The Parkes Institute and the University of Southampton are hosting an international workshop on a particularly understudied area of Jewish/non-Jewish relations in Eastern Europe: the relations between Jews and so-called ‘small nations’. The participants will investigate the contribution of these former ‘peasant nations’ – Belorussia, Ukraine, Lithuania and Estonia – to Jewish history and culture.
This workshop is the first exploratory step of a larger international research project. The aim of the latter will be to question the persisting ‘imperial model’ that underlies much Jewish historiography. The ‘imperial model’ has led historians to focus primarily on relations between Jews and only the most dominant social and cultural groups – the Poles and the Russians. Although recent national and Jewish historiographies have explored national histories and brought to the fore more local factors in Jewish history, the study of inter-ethnic relations in Eastern Europe remains overdetermined by national categories and/or the prevailing ‘imperial model’. By adopting a comparative approach, this project aims to go beyond these limitations by scrutinizing how the ‘small nations’ and the Jews related to each other before and after the creation of the new nation-states post-1918.
These relations have been usually discussed in terms of pragmatic economic interactions, anti-Semitism or, at best, mutual ignorance. However, with the rise of the principle of national-cultural autonomy, these relations found a new ideological and institutional stimulus at the beginning of the 20th century. The project will consider how this principle was conceived, adapted and implemented by these nations in-the-making. Despite the fact that there will be a focus on Jewish/non-Jewish relations, a reflection on the treatment of minorities more generally will also be encouraged. The project will not only seek answers to the question of how Jews and other minority groups on the margins of Russia and Poland interacted but it will also explore how formerly oppressed minorities combined their national aspirations with the necessity to accommodate minorities. With the express intention of shifting the focus away from the already widely researched problematic of anti-Semitism, the project will concentrate on a particularly neglected and little-studied aspect of Jewish/non-Jewish relations namely, cultural and artistic exchanges and mutual representations in education, literature, the arts, theatre, cinema and science.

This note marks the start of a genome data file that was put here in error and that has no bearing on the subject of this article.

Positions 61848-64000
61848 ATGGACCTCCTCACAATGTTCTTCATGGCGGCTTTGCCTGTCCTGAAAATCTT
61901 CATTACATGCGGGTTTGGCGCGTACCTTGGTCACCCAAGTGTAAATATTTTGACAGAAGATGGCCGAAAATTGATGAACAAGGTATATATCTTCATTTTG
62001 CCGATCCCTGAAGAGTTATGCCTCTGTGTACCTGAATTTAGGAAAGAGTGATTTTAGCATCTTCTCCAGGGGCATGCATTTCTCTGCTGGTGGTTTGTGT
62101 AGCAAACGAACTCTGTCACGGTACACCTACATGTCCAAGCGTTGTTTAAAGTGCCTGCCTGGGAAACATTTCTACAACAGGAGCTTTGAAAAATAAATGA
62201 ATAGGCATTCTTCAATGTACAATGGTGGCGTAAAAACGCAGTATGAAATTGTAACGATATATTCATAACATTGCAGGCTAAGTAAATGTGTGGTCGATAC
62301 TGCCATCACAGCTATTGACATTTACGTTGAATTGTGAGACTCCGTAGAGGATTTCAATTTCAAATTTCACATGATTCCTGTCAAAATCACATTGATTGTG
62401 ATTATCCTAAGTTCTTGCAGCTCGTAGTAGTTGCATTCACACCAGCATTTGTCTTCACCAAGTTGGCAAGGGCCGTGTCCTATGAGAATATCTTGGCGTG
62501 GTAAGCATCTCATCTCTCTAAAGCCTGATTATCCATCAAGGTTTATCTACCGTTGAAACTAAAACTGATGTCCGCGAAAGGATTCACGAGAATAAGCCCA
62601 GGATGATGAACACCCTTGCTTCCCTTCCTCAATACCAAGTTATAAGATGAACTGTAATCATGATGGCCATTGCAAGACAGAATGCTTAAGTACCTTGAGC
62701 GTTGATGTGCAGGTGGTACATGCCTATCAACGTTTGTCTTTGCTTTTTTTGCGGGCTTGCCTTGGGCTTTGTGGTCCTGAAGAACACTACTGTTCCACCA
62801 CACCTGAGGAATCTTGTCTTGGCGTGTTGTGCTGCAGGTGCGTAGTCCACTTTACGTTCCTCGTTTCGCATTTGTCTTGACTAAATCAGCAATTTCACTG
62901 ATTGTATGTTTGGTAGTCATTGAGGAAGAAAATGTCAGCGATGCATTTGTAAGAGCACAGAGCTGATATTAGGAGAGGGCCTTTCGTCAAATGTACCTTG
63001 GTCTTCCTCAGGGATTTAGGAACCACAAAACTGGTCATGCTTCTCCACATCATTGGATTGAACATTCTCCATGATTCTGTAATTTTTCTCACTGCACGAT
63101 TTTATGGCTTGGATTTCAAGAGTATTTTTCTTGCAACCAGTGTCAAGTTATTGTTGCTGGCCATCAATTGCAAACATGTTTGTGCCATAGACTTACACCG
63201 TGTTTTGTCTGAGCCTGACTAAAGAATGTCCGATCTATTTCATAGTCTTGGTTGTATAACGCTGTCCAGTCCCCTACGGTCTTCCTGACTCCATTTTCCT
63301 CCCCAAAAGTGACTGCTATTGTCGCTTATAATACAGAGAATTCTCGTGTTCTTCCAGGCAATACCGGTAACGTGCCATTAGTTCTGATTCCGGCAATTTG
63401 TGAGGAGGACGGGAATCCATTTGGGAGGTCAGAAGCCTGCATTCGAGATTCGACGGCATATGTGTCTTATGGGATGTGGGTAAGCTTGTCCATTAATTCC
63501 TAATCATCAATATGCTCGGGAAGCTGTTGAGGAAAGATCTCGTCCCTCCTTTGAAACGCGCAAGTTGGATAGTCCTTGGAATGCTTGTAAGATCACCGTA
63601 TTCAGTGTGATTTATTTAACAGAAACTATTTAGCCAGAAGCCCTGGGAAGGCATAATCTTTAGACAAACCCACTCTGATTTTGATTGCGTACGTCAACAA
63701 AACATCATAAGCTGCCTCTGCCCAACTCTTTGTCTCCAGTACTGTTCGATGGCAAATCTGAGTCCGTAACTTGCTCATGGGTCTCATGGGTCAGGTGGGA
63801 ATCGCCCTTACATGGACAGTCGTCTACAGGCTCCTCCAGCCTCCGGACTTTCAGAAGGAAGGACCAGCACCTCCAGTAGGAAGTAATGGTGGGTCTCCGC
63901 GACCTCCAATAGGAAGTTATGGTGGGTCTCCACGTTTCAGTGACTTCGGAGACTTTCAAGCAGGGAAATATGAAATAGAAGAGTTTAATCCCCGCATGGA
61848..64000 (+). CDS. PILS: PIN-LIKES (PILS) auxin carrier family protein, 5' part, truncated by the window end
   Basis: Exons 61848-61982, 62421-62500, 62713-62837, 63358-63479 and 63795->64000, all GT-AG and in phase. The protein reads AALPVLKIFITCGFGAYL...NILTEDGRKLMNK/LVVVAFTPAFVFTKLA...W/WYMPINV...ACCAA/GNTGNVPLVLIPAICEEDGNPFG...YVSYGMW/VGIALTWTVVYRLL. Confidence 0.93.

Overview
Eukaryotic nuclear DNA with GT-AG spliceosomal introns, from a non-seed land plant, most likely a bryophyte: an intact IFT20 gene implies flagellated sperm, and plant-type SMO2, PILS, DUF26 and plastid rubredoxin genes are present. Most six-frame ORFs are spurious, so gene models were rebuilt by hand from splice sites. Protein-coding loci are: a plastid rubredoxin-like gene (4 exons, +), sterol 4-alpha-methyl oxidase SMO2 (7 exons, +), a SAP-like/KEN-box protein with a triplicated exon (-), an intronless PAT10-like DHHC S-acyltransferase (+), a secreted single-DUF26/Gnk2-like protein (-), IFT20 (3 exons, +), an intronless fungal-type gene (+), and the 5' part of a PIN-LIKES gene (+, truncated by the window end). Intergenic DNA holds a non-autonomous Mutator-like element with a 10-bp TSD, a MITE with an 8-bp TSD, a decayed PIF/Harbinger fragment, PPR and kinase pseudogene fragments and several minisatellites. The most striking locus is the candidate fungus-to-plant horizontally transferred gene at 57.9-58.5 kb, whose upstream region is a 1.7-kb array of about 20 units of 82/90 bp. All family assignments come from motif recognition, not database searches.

Some possible topics might include:
- The position of the Jewish, Lithuanian, Belorussian, Ukrainian and Latvian nationalists and intellectuals on the minority question before 1914.
- The representation of national groups after 1905 in emerging national literatures, the press and the arts.
- The strategic and political alliances of each national group.
- The impact of the war and the impact of the German occupation on these alliances and on national projects.
- The legal rights of national minorities in the new republics between 1918 and 1939.
- Institutional opportunities for collaboration in culture, education, scholarship.
- Cultural transfers and mutual representations.
- The shortcomings and limitations of the national experiment in each republic.
- The results of national-cultural autonomy and minority rights.
- Local factors and different periodizations, in particular, a comparison between Soviet and non-Soviet temporalities and contexts.
To apply, please send a short proposal (no more than 300 words) and a CV by the 1st March 2015 to Dr Claire Le Foll email@example.com.
Accommodation will be provided. Please indicate if you would like to be considered for funding for your travel expenses. Papers will be published in a special issue of Jewish Culture and History.